An electromagnetic pulse that lasts a millionth of a second could be the key to medical imaging, communications and drug development. But this pulse, known as terahertz, requires complex and expensive equipment for long periods of time.
Now researchers at Princeton university have dramatically simplified terahertz devices: transfer the lasers and reflecting mirrors to a pair of chips that are about the size of the fingertips.
In a recent article published in the journal IEEE solid circuit, the researchers described a microchip that could produce terahertz waves. The second chip can capture and read the intricate details of the waves.
The future of electromagnetic wave: a terahertz chip that can realize the new method of perspective material
Terahertz wave is part of the electromagnetic spectrum, the electromagnetic spectrum includes wireless, X-ray and visible light, while the former is between the microwave and infrared wavelengths. Terahertz waves have some unique characteristics that attract the interest of scientists. On the one hand, they pass most of the non-conductive materials, so they can be used in safe application scenarios by packaging or extra boxes. Because they have less energy than x-rays, they do not damage human tissue or DNA.
Terahertz is also used to analyze different chemicals, which can be used to characterize specific substances, because of their different ways of working with different chemicals. This ability, known as the spectra, terahertz technology, is the most promising and challenging application using light wave analysis materials, says Sengupta.
To achieve this goal, the scientists launched a series of terahertz waves to the target objects and then observed the changes in their interactions with the wave. People's eyes are similar in the visible light range, and we see a green light reflected by the light from the chlorophyll of bin laden leaves in the green light frequency.
The challenge is how to generate a wide range of terahertz waves and explain their interaction with the target, this requires a complex array of devices, such as a bulky terahertz generator or ultra-fast laser. The size and cost of the device is impractical for most applications.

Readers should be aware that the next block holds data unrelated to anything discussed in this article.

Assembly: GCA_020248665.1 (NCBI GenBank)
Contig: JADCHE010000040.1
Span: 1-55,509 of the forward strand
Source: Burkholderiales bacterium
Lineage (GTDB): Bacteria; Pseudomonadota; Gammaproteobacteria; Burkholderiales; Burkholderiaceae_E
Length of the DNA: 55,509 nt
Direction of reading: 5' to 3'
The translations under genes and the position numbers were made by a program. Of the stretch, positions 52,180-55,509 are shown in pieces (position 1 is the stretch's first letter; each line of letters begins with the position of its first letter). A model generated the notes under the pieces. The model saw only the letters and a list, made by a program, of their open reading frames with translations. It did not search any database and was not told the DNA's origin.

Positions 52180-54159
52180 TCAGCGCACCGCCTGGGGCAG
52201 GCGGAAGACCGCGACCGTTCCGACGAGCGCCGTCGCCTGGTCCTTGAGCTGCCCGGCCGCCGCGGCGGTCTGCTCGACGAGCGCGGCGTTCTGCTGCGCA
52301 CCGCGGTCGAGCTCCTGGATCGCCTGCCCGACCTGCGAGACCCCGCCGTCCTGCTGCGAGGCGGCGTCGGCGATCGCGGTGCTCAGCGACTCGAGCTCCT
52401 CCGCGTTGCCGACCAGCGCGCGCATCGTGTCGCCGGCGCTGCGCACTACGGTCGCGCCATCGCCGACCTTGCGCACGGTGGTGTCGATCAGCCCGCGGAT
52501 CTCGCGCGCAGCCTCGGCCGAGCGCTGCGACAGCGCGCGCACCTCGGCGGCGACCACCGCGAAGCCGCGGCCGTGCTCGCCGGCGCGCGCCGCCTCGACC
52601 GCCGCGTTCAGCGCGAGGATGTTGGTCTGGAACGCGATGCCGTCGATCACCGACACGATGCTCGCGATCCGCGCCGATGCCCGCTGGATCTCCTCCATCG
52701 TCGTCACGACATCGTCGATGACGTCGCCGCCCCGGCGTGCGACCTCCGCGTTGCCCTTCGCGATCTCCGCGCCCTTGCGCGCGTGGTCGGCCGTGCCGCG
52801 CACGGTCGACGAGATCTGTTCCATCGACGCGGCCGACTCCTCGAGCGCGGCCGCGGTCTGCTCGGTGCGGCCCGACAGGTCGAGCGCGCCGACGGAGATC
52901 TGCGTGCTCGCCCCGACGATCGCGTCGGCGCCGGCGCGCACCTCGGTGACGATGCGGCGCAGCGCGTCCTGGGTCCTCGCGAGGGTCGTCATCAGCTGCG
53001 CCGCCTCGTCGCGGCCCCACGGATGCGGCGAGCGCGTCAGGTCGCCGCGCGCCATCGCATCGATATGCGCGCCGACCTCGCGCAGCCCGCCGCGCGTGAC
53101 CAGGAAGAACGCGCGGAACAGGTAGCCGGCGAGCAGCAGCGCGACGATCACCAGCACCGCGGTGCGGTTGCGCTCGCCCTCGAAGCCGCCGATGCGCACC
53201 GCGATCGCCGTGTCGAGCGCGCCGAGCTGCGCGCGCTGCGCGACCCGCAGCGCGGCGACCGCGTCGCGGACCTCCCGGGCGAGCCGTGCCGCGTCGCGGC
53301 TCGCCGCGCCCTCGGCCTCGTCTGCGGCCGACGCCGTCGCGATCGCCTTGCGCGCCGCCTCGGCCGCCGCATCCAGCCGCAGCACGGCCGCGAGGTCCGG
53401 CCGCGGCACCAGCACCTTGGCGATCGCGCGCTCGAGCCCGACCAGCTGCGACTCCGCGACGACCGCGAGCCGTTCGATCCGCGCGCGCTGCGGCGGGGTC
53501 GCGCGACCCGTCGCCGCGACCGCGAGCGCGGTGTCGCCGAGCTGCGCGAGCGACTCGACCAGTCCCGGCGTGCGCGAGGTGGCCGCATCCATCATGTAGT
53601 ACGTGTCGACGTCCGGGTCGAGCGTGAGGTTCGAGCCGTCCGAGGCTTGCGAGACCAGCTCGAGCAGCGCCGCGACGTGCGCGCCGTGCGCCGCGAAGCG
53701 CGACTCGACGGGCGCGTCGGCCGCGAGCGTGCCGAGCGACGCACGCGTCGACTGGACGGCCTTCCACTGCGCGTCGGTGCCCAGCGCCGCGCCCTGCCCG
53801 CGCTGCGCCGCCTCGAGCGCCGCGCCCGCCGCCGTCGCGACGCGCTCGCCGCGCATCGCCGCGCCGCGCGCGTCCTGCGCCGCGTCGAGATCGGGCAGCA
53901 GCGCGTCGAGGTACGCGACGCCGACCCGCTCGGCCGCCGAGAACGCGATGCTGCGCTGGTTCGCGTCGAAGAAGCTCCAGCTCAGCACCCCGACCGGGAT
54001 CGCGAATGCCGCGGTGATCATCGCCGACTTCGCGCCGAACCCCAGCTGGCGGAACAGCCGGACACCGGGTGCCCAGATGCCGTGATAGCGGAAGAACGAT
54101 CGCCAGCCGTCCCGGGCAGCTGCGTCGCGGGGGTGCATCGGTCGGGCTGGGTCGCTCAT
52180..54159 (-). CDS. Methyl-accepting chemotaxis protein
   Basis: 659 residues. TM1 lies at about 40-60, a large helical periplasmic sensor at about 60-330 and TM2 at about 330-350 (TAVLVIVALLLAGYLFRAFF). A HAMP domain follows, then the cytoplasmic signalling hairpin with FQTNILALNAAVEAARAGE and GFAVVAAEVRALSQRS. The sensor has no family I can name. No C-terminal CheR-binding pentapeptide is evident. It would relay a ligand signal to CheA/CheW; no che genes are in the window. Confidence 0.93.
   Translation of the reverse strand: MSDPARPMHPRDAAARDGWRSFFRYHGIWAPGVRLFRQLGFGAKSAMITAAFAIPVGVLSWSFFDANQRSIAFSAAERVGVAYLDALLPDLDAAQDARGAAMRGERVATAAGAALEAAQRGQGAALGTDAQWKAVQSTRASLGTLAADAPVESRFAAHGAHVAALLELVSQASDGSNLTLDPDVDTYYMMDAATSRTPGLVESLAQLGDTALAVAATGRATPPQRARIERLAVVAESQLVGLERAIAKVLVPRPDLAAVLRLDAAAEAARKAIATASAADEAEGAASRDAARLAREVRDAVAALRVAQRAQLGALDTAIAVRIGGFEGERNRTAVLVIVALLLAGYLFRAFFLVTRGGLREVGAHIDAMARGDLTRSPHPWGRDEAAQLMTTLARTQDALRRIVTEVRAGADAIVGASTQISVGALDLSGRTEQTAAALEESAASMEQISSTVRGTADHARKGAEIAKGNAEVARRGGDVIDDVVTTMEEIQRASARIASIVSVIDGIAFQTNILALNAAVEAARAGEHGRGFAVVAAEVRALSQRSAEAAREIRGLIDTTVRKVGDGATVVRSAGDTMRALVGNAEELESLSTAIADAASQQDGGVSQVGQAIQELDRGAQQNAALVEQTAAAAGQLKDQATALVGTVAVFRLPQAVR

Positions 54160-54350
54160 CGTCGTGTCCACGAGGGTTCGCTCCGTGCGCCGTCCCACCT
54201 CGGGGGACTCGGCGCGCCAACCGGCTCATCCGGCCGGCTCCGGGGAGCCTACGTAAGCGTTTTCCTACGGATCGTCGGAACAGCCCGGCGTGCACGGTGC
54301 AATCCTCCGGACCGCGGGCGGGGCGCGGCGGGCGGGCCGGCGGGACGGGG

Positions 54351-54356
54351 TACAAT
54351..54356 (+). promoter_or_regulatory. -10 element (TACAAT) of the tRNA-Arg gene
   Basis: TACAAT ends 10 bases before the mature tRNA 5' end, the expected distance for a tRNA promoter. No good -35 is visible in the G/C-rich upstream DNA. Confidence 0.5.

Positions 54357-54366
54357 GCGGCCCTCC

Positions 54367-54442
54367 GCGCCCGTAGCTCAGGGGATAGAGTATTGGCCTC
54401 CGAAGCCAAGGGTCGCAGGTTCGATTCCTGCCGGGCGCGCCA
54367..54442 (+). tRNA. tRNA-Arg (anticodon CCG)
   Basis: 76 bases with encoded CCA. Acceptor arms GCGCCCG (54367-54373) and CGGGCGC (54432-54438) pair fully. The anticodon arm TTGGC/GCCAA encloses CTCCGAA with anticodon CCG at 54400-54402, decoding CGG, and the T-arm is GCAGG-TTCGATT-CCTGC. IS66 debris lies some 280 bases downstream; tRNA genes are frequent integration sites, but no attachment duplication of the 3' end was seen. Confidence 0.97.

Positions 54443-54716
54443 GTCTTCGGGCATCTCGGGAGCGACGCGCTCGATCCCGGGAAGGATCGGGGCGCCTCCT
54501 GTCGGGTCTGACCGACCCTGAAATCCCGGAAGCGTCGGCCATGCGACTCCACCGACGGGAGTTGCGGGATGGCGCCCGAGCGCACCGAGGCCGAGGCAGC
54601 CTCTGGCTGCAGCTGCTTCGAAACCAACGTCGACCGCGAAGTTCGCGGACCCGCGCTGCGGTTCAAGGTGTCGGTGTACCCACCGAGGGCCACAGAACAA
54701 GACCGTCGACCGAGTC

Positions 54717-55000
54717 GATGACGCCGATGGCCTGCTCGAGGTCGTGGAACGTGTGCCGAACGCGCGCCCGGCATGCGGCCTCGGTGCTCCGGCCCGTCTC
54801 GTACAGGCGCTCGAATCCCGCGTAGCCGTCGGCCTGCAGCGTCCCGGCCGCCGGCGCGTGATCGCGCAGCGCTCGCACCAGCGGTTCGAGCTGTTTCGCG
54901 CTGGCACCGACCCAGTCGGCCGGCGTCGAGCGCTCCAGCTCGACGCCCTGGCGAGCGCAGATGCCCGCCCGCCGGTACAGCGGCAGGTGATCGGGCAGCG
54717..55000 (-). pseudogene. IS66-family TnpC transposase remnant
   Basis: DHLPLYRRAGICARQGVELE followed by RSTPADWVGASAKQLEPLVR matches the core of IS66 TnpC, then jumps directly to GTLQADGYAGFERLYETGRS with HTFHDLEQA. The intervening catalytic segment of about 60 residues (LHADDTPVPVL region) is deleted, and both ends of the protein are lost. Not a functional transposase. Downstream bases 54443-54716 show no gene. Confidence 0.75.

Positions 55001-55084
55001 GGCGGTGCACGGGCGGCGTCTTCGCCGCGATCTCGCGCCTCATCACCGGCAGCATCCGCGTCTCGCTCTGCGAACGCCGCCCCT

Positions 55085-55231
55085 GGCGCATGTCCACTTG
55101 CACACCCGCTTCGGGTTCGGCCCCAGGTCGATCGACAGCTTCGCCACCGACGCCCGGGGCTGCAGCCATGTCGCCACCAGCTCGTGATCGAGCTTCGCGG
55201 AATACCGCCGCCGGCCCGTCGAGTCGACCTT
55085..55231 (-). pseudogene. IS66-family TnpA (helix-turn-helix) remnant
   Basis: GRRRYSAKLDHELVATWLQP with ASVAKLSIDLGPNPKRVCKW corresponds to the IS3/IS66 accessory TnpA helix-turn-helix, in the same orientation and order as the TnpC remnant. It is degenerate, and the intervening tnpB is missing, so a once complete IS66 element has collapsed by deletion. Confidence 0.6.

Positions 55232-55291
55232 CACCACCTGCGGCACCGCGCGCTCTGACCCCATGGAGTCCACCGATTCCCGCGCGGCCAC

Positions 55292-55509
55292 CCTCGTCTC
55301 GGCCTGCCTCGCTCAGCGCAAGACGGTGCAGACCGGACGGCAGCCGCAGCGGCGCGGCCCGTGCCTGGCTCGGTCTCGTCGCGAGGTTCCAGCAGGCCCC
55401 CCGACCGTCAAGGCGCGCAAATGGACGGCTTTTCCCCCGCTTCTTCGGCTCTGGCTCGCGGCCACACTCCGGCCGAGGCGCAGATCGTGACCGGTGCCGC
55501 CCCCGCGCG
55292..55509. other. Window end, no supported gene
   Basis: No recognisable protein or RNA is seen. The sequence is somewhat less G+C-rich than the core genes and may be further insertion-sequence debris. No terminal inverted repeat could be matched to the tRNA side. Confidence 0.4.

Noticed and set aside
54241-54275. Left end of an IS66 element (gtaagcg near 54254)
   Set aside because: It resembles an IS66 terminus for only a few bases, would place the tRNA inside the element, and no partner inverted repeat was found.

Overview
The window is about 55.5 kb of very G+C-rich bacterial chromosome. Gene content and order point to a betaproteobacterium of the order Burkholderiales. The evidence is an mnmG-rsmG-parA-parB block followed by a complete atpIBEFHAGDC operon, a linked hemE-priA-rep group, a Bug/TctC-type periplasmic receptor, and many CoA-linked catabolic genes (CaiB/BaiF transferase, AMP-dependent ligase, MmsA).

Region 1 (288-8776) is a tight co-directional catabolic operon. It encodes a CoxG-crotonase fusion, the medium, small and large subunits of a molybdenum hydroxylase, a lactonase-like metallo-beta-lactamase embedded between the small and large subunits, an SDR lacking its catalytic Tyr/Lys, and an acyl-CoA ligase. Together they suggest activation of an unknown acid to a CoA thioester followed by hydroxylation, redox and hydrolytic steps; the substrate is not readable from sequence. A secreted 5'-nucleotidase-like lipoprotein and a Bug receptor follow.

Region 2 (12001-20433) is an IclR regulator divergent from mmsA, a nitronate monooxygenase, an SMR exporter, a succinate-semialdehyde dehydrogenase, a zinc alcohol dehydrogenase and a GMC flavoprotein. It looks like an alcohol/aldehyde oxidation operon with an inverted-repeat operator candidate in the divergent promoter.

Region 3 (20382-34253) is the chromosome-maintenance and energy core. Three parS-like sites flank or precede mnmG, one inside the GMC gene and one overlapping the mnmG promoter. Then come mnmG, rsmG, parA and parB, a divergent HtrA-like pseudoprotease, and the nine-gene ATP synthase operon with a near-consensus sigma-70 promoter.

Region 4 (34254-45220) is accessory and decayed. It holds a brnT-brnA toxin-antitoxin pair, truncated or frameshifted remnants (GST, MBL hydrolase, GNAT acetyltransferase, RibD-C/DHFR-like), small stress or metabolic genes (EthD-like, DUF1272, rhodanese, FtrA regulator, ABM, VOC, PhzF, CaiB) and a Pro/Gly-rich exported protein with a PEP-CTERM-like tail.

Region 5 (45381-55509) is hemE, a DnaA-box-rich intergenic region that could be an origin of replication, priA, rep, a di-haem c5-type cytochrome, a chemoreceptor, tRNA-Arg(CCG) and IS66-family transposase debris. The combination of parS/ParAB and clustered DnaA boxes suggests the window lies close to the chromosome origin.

Researchers have done a lot of work to simplify these systems over the years. In September, Sengupta's team reported on a way to reduce the size and device of a terahertz generator, making it return to a chip of a millimeter size. The solution lies in the new imaging antenna function. When the terahertz wave interacts with the metal structures inside the chip, they create a complex electromagnetic field, which is unique to the incident signal. Often, these subtle areas are ignored. But the researchers realized that they could read out the pattern as a signature to determine the electromagnetic wave. The whole process can be done through tiny devices inside the microchip, which can read too much Hertz.
Daniel Mittleman, an engineering professor at brown university, says the improvement is "a very innovative work, and it has a lot of impact." Mittleman, vice President of the infrared millimeter wave international association, said that in the terahertz band, it could start to be applied to everyday life, scientists still have a lot of work to do before they can use the device, but the development is promising.